On 2016-10-10, Hans Åberg <haber...@telia.com> wrote:
> There are others, for example, in Dutch, the letter "v" and in "van"
> is pronounced in dialects in continuous variations between [f] and
> [v] depending on the timing of the fricative and the following
> vowel.

Continuous variation is a universal truth of language.
The IPA has mechanisms for describing crude differences in voicing,
but if you're working at the level of, say, a difference between 0 ms
and 20 ms in average voice onset time, you need to be using numbers and
instruments, not symbols and the ear.

The most extreme attempt I know to extend the IPA to fine phonetic detail
is Canepari's book, with lots of symbols not in Unicode (I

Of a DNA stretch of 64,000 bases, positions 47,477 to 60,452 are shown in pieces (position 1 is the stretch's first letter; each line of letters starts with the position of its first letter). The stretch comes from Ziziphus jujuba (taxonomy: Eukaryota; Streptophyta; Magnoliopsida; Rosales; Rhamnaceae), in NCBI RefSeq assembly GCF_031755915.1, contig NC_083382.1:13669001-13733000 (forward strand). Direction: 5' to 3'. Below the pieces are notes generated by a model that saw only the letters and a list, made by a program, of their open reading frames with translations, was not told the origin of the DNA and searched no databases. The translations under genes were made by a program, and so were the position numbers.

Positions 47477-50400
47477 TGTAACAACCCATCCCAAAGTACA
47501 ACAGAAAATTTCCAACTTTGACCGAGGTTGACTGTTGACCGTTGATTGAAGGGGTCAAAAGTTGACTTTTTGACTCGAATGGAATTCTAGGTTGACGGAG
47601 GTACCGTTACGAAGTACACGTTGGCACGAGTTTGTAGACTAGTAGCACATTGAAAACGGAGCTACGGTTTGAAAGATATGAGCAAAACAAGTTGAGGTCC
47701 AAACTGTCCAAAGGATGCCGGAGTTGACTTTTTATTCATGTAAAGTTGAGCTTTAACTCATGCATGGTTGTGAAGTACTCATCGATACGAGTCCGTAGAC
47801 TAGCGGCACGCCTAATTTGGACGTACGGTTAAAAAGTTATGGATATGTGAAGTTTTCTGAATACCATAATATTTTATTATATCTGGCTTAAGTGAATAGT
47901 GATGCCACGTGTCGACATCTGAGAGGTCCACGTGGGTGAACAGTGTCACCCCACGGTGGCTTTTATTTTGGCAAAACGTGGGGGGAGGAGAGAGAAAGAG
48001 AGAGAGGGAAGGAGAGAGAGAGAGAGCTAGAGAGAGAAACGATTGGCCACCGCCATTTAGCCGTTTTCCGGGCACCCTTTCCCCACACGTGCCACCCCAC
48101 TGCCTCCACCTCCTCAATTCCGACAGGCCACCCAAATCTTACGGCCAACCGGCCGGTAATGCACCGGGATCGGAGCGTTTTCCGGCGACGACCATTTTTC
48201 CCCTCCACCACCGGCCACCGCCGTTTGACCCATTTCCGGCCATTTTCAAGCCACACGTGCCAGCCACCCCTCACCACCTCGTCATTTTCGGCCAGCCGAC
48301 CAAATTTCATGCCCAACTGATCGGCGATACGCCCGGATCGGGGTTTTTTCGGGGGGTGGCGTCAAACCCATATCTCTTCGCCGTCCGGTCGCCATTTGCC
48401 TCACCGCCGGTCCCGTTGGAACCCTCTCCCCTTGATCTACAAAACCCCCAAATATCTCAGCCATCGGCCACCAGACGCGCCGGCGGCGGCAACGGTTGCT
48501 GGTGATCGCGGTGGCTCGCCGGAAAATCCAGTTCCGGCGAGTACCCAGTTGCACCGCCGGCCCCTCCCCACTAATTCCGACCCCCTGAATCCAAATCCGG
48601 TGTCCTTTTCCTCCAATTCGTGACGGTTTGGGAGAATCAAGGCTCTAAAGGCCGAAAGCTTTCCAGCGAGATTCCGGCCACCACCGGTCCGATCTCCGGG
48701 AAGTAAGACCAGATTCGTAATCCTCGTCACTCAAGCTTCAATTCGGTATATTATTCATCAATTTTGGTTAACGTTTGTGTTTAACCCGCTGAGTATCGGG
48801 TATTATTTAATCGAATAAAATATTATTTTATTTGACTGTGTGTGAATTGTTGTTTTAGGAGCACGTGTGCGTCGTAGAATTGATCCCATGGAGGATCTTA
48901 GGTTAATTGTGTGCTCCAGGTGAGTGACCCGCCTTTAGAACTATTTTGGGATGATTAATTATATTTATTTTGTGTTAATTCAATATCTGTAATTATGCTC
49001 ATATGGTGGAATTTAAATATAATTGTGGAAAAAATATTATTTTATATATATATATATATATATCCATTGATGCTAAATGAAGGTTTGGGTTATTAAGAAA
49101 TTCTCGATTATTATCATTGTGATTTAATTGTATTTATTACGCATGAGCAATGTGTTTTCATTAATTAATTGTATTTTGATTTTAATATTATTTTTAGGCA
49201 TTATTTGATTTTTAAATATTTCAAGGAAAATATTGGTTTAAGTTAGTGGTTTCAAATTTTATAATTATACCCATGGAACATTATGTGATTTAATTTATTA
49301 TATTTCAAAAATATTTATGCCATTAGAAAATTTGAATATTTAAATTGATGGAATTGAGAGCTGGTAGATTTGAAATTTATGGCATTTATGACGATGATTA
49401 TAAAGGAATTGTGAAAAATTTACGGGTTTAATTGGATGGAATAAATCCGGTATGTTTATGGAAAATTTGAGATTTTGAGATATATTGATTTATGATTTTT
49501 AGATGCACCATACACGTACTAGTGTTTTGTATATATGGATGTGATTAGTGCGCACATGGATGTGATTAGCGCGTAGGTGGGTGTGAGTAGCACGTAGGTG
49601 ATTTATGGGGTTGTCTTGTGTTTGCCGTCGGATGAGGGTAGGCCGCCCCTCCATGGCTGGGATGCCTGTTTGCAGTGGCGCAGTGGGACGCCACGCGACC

think...it's a long whlie since I looked at). It's completely ignored,
because the level of detail he attempts to represent is well beyond
the reproducible abilities of phoneticians unaided by acoustic

> It has become popular in some dictionaries to use [d] in the
> AmE where the BrE uses [t], but when listening, it sounds more like
> a [t] drawn towards [d].

Are you talking about American flapping, where a /t/ between vowels is
realized as [ɾ]? I'd be surprised if any very serious dictionaries
use <d> to represent that - can you give an example?

> One does not really speak separate consonants and vowels, but they slide over 
> and adapt. Describing that is pretty tricky.

This is also a universal truth of language! But it doesn't stop us
making sensible abstractions, and notating them symbolically.

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